I could go on...

             

            Again: I AM very well aware that all/most of these things can be done in a non-OO way. That's what I'm doing all the time. But I think it's a pitty we don't have the power of OO in FileMaker, even a partial implementation would be helpful.

            • 3. Re: option to script & write custom functions in a (more?) object-oriented way
              jbante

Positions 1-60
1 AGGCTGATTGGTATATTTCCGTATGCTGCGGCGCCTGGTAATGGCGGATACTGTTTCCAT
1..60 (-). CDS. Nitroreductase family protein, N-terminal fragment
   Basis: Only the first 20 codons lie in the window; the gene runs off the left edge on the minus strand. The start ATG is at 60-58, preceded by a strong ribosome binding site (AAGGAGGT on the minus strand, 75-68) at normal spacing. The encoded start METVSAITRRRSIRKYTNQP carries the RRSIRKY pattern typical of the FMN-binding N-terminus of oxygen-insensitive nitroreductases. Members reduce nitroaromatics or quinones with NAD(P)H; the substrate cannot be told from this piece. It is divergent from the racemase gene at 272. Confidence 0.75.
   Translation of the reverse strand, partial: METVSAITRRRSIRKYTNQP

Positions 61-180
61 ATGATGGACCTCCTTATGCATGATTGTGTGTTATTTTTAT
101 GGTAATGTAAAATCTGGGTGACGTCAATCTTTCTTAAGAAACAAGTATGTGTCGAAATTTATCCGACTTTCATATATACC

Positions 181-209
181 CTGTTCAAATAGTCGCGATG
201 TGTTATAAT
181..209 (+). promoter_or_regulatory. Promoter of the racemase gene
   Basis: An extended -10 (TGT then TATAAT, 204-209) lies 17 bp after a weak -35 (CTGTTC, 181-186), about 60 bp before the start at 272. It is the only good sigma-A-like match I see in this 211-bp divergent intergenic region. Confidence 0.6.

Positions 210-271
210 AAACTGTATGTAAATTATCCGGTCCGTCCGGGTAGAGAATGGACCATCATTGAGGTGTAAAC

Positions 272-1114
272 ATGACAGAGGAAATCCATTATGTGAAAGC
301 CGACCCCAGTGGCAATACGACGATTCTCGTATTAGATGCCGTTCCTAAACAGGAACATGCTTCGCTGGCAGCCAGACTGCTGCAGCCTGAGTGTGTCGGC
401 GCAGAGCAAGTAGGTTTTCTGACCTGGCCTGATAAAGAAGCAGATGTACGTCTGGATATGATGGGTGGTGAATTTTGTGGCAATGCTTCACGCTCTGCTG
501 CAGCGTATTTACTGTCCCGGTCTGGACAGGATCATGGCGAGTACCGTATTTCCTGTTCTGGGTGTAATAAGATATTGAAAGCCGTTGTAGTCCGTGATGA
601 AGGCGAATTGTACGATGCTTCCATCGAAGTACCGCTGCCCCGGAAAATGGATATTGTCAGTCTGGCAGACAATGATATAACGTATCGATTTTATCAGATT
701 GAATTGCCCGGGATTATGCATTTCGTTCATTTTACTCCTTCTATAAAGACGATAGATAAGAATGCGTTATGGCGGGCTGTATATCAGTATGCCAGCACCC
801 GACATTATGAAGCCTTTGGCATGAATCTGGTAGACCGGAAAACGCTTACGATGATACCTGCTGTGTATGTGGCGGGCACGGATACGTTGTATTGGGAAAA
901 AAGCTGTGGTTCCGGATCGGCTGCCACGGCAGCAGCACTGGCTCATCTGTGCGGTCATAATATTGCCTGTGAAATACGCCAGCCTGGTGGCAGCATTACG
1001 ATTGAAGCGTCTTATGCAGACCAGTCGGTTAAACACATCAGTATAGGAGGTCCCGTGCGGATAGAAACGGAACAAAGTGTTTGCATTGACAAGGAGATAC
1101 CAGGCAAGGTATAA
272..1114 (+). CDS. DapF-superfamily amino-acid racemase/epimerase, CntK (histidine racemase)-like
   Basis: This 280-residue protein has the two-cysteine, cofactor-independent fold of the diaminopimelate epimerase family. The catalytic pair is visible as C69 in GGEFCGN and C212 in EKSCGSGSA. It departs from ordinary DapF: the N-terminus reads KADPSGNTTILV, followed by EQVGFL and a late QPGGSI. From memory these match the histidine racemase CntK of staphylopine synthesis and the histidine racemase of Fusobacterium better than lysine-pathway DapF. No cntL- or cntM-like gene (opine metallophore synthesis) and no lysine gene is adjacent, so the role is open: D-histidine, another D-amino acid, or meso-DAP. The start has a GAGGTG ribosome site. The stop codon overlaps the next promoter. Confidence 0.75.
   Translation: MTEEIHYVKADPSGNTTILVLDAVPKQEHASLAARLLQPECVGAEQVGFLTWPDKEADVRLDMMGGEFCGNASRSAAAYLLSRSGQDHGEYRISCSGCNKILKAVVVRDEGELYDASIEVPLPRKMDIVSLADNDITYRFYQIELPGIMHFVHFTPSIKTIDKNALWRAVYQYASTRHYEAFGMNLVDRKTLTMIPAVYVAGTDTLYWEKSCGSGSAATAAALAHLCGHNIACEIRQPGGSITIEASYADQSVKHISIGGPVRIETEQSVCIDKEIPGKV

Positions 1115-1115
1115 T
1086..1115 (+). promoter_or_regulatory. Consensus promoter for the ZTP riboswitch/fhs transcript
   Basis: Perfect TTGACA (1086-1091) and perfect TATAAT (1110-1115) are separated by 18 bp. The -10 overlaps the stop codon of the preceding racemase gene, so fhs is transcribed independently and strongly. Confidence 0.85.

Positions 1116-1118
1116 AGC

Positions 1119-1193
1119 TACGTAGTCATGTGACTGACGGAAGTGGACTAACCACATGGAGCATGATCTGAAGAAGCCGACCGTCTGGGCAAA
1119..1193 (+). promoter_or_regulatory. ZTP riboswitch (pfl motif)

It sounds like you're ascribing to object-oriented programming greater power than it actually has. It's an organization techinque (one that is easily abused), not a free lunch or silver bullet. Programming of course involves encapsulating computer-executable representations of real-world problems to reduce those problems to something the human mind can grasp, but I'm not convinced that object orientation is a good fit for encapsulation in FileMaker. Personally, I think FileMaker developers could stand to gain more by adapting lessons of the functional programming paradigm. One of the fundamental benefits of FileMaker is that it cuts out multiple layers of organization between the CPU and a working application — developers don't have to think about JavaScript-driven HTML on the client-side communicating over HTTP (and the rest of the OSI stack) with PHP on a web server, which is itself exchanging data with a MySQL database. It's just FileMaker. Object oriented programming encourages developers to build a whole new network of components passing messages to each other or calling each others' methods (depending on your particular sect of object orientation). That would be a step backward for what FileMaker is.